judge would in due course sign and approve the sale,           complain that he has not, in addition to the payment of
which at that point became final and binding: p.1I62.          the amount due him on the mortgage, made a profit by

                                                               a sacrifice of the mortgagor's property." A re-sale was

                                                                                                    Volume 17. No.5, August 1991

    The case is interesting for two reasons. First, it            the property, which cannot now be valued, as the

•   recognises that the mortgagee's only valid interest, and
    the only rationale for the mortgage sale, was to realise
    upon the security in order to reduce if not eliminate the
    mortgage debt. Implicit in the decision is the recognition
                                                                  complete satisfaction of tbe debt:" p.785 (empbasis
                                                                  added). The difficulty arose because generally, once a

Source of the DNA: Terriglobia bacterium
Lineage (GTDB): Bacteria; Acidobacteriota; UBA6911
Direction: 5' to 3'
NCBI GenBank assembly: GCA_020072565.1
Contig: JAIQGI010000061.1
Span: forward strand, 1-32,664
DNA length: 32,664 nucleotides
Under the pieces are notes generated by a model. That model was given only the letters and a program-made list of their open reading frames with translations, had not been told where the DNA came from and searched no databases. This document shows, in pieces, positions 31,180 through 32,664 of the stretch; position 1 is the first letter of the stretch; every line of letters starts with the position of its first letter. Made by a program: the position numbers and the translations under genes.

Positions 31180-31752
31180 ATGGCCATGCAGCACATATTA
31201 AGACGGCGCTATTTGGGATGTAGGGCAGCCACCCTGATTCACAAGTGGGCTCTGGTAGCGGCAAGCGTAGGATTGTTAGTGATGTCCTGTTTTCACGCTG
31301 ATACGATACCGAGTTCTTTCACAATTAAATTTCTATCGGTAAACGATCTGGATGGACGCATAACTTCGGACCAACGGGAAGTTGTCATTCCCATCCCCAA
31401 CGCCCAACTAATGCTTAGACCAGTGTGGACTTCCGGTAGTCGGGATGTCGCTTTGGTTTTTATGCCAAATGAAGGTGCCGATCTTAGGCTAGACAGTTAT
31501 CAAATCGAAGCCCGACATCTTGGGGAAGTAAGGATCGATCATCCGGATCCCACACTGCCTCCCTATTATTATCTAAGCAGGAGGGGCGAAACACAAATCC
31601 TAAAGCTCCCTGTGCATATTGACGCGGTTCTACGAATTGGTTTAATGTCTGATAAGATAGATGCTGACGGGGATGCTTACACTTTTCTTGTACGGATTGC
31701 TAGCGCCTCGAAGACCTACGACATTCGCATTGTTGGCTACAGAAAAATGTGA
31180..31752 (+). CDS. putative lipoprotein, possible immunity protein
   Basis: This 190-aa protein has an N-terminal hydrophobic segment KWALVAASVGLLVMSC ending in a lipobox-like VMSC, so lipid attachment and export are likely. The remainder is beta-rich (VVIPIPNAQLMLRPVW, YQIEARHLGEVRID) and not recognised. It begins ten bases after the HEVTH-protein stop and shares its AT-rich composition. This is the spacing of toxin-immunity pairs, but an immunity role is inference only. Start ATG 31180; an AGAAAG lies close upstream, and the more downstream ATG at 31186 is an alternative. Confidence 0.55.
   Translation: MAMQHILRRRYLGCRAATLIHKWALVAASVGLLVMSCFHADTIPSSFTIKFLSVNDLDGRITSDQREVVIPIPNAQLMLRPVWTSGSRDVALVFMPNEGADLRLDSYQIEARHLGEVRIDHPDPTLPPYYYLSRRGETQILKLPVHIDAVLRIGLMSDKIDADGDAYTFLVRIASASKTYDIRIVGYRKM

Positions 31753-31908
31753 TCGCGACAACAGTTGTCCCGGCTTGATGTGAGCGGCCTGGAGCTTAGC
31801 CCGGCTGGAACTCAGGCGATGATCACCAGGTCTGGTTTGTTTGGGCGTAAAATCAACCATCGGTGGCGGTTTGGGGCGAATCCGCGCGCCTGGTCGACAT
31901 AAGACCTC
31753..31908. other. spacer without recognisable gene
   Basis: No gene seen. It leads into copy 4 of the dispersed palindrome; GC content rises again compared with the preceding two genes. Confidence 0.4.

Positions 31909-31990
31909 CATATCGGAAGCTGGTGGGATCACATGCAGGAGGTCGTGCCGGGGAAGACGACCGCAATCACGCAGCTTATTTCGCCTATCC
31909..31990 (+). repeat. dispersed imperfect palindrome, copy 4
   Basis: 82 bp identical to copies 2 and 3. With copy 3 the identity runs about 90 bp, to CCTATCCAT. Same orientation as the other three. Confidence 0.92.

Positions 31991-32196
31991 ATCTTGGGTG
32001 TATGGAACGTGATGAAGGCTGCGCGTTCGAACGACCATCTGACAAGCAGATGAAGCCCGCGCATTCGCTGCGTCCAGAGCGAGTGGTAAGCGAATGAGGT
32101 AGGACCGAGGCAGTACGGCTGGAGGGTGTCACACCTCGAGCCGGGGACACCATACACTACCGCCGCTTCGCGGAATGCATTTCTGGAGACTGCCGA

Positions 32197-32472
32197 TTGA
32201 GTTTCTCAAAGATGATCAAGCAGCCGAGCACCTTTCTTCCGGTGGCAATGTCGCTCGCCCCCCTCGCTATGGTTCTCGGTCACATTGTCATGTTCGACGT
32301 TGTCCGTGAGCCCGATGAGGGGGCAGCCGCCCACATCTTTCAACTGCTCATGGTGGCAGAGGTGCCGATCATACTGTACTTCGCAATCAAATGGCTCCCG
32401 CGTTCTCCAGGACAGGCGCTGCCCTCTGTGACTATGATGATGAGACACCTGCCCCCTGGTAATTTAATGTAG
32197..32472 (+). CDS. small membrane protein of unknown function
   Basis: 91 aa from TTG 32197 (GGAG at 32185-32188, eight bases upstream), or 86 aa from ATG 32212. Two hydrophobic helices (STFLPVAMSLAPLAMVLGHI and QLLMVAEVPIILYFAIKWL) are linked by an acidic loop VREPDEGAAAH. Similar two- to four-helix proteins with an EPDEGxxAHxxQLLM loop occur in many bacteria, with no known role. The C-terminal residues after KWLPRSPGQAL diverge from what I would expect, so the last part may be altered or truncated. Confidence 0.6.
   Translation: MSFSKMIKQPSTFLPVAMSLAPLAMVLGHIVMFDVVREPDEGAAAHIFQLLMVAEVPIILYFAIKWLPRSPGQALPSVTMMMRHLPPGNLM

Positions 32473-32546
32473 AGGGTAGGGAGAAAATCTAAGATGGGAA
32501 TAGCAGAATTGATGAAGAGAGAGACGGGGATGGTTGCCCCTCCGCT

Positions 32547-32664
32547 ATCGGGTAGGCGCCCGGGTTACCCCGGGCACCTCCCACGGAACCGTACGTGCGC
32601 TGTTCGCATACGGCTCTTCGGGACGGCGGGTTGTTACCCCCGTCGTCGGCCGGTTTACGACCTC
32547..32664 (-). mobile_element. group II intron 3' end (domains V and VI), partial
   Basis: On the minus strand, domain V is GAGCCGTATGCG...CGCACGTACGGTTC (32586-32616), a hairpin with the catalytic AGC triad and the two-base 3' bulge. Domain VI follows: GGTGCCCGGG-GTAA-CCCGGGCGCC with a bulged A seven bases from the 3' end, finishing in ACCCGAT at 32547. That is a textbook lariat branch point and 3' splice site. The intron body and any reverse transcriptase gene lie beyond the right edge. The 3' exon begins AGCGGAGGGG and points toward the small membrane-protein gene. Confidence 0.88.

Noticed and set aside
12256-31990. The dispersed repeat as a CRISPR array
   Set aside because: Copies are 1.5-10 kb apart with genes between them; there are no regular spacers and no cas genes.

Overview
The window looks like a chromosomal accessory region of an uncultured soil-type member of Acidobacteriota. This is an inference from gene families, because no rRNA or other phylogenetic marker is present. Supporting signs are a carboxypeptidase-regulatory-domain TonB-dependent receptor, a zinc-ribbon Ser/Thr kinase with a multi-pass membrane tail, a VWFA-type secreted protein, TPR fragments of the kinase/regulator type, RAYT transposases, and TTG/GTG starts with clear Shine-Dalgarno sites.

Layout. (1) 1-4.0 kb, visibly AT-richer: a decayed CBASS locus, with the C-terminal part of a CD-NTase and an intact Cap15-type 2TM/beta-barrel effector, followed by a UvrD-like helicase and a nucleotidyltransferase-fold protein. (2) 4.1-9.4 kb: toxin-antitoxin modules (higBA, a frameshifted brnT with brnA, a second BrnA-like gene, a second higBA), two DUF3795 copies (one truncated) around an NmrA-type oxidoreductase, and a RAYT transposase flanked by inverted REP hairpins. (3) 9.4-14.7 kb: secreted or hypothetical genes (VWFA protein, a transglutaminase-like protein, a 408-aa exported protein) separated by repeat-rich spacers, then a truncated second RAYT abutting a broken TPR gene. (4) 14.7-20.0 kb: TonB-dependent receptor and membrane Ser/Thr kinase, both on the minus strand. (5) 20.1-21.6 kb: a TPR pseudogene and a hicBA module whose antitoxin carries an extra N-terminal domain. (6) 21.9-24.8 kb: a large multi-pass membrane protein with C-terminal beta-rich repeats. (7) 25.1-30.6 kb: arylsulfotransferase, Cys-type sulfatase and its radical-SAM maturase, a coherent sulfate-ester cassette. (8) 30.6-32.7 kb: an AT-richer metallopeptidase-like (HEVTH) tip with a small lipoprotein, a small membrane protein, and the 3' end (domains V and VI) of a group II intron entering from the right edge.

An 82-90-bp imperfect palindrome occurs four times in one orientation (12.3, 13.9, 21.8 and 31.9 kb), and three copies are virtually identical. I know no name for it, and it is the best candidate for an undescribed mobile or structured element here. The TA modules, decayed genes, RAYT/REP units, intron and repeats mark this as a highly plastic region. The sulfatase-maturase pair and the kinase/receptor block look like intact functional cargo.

mortgagee foreclosed no one could tell what the property
                                                                  was really worth; and it is for that reason that "be is
    that the interests of both the mortgagee and the              precluded from suing in law, because it cannot be
    mortgagor could best be met by conducting the sale in         ascertained that there is any residue due to him. The
    the same way that any "owner of property would pursue         estate whicb he has taken .,. may be equal in value to or
    ... who desired to obtain the best price for his land."       even greater in value than his debt:" p.786 (emphasis
    Second, it established that the court would intervene in      added).
    an appropriate case to protect those interests by ordering.
    are-sale.                                                     By way of contrast, when a mortgagee sold under a
                                                                  power of sale, the value of tbe property could be readily
    The practice of permitting a foreclosing mortgagee to         ascertained. If the mortgagee received more than his